Written by CBC News Online staff


Starhawk from Genoa, Friday (fwd) Date: Sat, 21 Jul 2001 12:42:49 +0200

Genova 7/20

By Starhawk

At this point its still not clear to me how many are actually dead. Ive
heard one young man, Ive hear d two, four. Ive heard that the police shot
into the crowd, that someone was clubbed to the ground and, unconscious, run
over by a car, Ive heard it was the White Overalls, the Black Bloc, I dont
know. I know what I saw.

The day started as a spirited, peaceful demonstration. I was on the Piazza
Manini with the Womens Action and Rette Lilliput, a religious ecological
network. Both groups were completey committed to nonviolence. My friend and
training partner Lisa Fithian was down at the convergence center with the
pink block, the group that wanted to do creative, fun, street t theater,
dancing and music as part of their action. Lisa is a great person to be with
in an action: sheàs experienced, never panics, moves fast and knows what to
llok for, has a voice that can carry over a huge crowd and a great ability
to move people. I wish she were going to be with us, but I feel like weàve
divided our talents well. Ill help move the smaller Womens contingent, help
them with ritual and work some magic. Lisa will help the much larger and

boisterous Pink Bloc become mobile an dcoherent. We hope to meet up sometime
during the day.

Around 1 pm, the women march from the piazza down to the wall with probably
three or four thousand people. The women gather in a circle for a spiral
dance, singing "Siamo la luna che move la marea," "We are the moon that
moves the tides, we will change the world with our ideas." We brew up a
lovely magical cauldron a big pot full of water from sacred places and

whatever else women want to add: rose petals, a hair or two, tobacco from a
cigarette., that symbolize the visions we hold of a different world. Its a
sweet, symbolic action not quite as satisfying, perhaps, as tearing the wall
down, but empowering to the women who take part. The police are relaxed,
these groups are clearly no threat to anyone. Monica negotiates with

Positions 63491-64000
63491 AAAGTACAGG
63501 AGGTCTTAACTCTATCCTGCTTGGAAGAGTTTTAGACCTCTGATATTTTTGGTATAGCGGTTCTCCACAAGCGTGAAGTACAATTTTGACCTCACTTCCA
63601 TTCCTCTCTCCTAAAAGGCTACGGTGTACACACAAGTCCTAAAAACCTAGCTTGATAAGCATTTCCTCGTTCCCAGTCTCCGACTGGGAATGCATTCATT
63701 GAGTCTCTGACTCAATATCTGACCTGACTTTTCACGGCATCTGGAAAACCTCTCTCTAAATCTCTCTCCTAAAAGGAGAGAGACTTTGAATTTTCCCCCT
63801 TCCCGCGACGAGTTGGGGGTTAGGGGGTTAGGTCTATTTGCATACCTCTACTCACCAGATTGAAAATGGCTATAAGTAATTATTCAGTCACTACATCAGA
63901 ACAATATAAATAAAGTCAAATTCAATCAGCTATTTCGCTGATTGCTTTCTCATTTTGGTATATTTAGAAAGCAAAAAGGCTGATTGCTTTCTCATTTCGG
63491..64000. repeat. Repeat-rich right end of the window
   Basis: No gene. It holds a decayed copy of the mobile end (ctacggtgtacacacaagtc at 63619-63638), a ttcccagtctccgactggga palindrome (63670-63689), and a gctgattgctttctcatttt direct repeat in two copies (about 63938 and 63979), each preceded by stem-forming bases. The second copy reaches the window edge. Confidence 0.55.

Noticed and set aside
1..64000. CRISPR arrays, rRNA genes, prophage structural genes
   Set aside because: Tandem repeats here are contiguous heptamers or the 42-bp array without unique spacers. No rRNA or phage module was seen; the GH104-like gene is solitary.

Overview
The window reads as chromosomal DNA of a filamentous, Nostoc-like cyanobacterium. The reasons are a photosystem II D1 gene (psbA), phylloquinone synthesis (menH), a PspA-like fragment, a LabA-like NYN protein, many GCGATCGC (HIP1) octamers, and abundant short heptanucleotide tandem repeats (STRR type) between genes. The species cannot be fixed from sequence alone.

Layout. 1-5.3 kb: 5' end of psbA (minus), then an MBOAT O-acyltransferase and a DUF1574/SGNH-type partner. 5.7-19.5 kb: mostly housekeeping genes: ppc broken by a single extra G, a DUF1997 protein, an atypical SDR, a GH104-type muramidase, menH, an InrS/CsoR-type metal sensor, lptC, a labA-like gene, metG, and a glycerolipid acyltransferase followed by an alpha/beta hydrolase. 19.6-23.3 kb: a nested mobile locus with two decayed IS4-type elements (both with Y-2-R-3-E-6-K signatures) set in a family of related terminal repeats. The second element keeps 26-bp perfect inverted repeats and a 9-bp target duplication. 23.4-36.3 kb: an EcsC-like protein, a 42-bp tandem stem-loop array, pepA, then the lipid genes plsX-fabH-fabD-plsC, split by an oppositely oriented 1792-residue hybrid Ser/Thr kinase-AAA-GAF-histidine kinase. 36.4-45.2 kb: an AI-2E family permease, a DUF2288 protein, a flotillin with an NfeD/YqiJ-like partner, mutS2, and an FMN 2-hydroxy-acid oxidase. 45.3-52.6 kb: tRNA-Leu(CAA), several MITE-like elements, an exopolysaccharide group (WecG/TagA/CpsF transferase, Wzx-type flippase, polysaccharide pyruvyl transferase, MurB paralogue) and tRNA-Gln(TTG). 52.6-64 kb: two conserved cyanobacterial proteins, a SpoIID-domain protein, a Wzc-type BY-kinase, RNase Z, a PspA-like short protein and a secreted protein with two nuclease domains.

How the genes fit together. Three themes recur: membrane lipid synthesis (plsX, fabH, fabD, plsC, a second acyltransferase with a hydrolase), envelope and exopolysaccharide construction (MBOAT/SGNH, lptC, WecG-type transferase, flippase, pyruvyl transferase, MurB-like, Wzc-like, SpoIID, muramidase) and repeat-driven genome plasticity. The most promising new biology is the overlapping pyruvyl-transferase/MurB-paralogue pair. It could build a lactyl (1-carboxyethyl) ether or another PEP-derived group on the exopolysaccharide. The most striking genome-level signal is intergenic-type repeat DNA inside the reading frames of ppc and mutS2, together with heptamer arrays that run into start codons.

the police, and we are allowed to go up to the wall in small groups to pin
up underwear(residents of the Red Zone were threatened with fines if they
hung out their laundry during the G8apparently the site of washing might
unnerve the delegates), banners, messages and spill our water under the fence.

(Helicopters buzz the house as I write, the news is discussing violence and
nonviolence in Italian, and I stretch my memory of high school French to ask
one of the women staying here in a phrase we never covered, "How many people
died today?" One, she tells me, and one is in the hospital in critical

Then the Pink march arrives, trapped in a cross street by our march. We open
a lane and let them through. They are delightful, mostly young,some all
punked out in wildly colored hair or dreadlocks or bright pink wigs,
drumming, dancing, cavorting through the crowd. They turn the corner and
filter into the next square down the wall, only a short half-block from the
street weve occupied.

On our street, everyone is sitting peacefully and having lunch. I walk over
to the Pink Block to see whatàs going on. I drum for a while with the
accordion player. People are milling bouttheres nothing clear thatàs
happening, when suddenly a line of police has blocked on of the exits.

Dancing youth are wildly leaping and stomping in front of them, but thats
all they are doing. Much of the Pink Bloc has moved on, they appear a block
or two above the square, with the police now trapped between groups of Pink.

I am just thinking that this is not a good situation when a tear gas
cannister lands in front of me. I start to move away, back down to the
street where the women are. <just a mild hit, I wash out my eyes, help a few
others whose eyes are streaming and red. Lisa appears, and we go back for
another look. This time the gas catches us in a bad situation, with the way
back to the strteet blocked, and another exit up a staircase too full of
bodies. I am getting hit heavily, my lungs and eyes burning but I remember
that helpful hint from all the trainings we have done. I can breathe, I
really can breathe, and fear is the most powerful weapon. Lisa has better
eye protection, she takes my hand and leads me out. I wash them out again.
This seems like a good moment to leave. I gather up whatàs left of the
women, Lisa and others get the Pink Block together, I begin a drumbeat and